March 20, 2017 Royal Navy’s HMS Westminster tests Sting Ray light-weight torpedo View post tag: HMS Westminster Royal Navy frigate HMS Westminster tested her Sting Ray light-weight torpedo during her weapons systems trials which she started after undergoing a two-year refit.A drogue parachute begins to deploy as a Sting Ray is propelled from its launcher and the magazine-launched torpedo system on the ‘capital ship’ is put through its paces.Having uncoiled its towed-array sonar – a 1,700-metre ‘tail’ lined with hydrophones (underwater microphones) which is normally wrapped around a gigantic drum behind the quarterdeck – to listen for any submarine activity, the weapons maintainers and ops room team flashed up the torpedo as well.The Sting Ray launchers – just forward of the Portsmouth frigate’s hangar – use high pressure to drive the torpedo out of its tube, before the small parachute deploys and slows its entry into the water.Thereafter, Sting Ray – just 8ft 6in long, but packing a 100lb explosive charge to ruin any submariner’s day – races through the water at more than 50mph until it strikes its target.In this instance, the dummy weapon was recovered once the exercise was complete.The system is among a Type 23’s last line of defence against the submarine menace; normally the towed array should find an enemy boat long before it is within striking range, and a Merlin or Wildcat helicopter armed with Sting Rays or depth charges should have finished it off.Ensuring both towed array and magazine-launched system were in full working order was a team under Petty Officer Engineering Technician Colin Howie.“The firing of this torpedo system has been able to happen through hard work by a very able and determined team,” he said. “It proves working in partnership with the civilians and other agencies the Royal Navy is still a force to be reckoned with.” Back to overview,Home naval-today Royal Navy’s HMS Westminster tests Sting Ray light-weight torpedo Share this article View post tag: Royal Navy Authorities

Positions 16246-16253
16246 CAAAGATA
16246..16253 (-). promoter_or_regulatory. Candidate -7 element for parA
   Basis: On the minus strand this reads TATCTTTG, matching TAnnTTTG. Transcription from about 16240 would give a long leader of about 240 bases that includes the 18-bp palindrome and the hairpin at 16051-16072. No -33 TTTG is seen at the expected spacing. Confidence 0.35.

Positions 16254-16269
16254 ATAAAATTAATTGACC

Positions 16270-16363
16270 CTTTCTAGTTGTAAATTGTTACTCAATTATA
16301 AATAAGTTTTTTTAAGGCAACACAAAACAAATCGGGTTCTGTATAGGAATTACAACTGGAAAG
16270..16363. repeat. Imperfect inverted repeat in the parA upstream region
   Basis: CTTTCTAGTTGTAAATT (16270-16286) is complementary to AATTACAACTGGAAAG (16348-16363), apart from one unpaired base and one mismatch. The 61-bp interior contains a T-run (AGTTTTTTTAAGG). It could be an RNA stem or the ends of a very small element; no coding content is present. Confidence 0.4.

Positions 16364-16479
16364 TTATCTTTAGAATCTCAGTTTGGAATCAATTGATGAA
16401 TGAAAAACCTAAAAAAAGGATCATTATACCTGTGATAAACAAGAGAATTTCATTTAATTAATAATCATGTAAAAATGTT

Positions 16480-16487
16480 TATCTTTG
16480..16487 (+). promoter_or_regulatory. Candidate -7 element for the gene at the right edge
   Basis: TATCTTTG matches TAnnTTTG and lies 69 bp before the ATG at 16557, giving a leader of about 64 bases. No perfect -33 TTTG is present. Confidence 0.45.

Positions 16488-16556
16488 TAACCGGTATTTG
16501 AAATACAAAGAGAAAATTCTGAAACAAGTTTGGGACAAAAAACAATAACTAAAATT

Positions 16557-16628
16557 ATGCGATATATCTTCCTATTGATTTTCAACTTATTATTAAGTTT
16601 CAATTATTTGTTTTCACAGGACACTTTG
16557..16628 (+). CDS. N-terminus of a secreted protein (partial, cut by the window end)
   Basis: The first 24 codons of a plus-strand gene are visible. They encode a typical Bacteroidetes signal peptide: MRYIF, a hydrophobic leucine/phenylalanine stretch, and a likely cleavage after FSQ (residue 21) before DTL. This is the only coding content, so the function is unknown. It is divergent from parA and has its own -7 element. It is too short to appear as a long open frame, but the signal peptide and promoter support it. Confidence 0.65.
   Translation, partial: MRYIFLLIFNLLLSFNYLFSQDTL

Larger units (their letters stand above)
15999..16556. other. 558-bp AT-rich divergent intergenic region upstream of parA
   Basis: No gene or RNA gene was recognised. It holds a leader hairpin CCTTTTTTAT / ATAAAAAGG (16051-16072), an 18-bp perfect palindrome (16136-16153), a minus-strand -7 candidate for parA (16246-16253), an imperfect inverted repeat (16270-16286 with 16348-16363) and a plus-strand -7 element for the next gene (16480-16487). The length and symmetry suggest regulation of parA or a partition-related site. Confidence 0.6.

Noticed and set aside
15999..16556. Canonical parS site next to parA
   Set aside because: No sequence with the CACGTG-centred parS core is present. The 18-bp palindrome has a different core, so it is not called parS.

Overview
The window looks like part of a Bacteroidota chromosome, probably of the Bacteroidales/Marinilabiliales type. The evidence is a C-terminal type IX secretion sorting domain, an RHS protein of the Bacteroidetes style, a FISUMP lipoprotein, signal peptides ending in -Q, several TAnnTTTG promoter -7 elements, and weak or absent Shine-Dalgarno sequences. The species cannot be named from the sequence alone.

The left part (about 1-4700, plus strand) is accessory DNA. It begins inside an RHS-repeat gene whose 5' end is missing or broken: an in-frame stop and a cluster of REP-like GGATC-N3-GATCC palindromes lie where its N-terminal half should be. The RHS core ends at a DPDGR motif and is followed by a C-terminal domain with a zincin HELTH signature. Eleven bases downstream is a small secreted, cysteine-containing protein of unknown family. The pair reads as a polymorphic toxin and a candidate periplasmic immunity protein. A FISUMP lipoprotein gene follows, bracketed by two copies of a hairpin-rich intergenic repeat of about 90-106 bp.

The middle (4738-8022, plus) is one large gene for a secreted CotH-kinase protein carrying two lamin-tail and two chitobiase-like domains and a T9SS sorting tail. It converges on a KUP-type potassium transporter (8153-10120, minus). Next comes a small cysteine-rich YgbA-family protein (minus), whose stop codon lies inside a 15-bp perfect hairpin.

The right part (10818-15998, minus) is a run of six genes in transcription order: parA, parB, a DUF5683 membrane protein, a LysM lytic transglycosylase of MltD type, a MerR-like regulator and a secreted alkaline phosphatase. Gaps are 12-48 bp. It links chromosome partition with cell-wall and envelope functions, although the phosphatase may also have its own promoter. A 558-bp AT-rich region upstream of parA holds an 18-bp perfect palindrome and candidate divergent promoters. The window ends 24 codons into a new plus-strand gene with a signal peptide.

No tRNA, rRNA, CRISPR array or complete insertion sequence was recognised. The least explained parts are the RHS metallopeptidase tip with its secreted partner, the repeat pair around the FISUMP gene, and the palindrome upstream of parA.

USC men’s basketball associate head coach Tony Bland was indicted Tuesday by a federal grand jury following his arrest in September in connection with a corruption ring. Bland was originally arrested with 10 other men also accused of bribery, several of whom have also been indicted. He faces charges for conspiracy to commit bribery, honest services wire fraud and two other charges out of the original six he was accused of at the time of his arrest.According to the Los Angeles Times, the indictment formally accused Bland alongside fellow Division I assistant coaches Book Richardson of Arizona and Lamont Evans of Oklahoma State, sports agent Christians Dawkins and Merl Code of Adidas who face similar charges. Auburn assistant Chuck Person and Rashan Michel, who is a former NCAA referee and owns a clothing company, were charged in a separate indictment. It is not yet known if Adidas employee Jim Gatto, who was also arrested, was indicted on Tuesday. Financial adviser Munish Sood and Florida youth coach Brad Augustine, who were both charged initially in September were not indicted. The court granted their attorneys a two-week continuance to negotiate a deal, according the Los Angeles Times.Bland was put on administrative leave in late September by USC following his arrest. He is charged with taking a $13,000 bribe in July from Sood and Dawkins to sway college athletes to use their services, according to the Los Angeles Times. “Bland also confirmed that, by virtue of his position as a coach for the University of Southern California’s basketball team, he exerted significant influence over his athletes in deciding which agents and advisers to retain,” the indictment said, according to the Times.He was also charged with giving $9,000 to two families of USC basketball athletes in late August. The indictment also accuses Bland of defrauding the University by hiding the bribes that caused the school to give athletic scholarships to athletes regarded as ineligible due to the bribe payments.Following the arrest, USC hired former FBI director Louis J. Freeh to conduct an internal investigation.“Everyone loves Tony Bland,” head coach Andy Enfield said in an interview last week with the Daily Trojan. “He was a big part of what we did here for over four years, and other than that, we can’t comment. It has been emotional, it has been challenging, at a personal level and at a program level.”The investigation of the corruption ring had been underway since 2015. Evidence of the bribery was uncovered partly by the FBI agents working undercover who gained access to the corruption ring as financial backers and partners, according to an affidavit released by federal prosecutors. Bland has been the associate head coach since 2014.“I’m very confident about our program moving forward,” Enfield said last week. “We have tremendous staff and tremendous players in our program.” Eric He contributed to this report.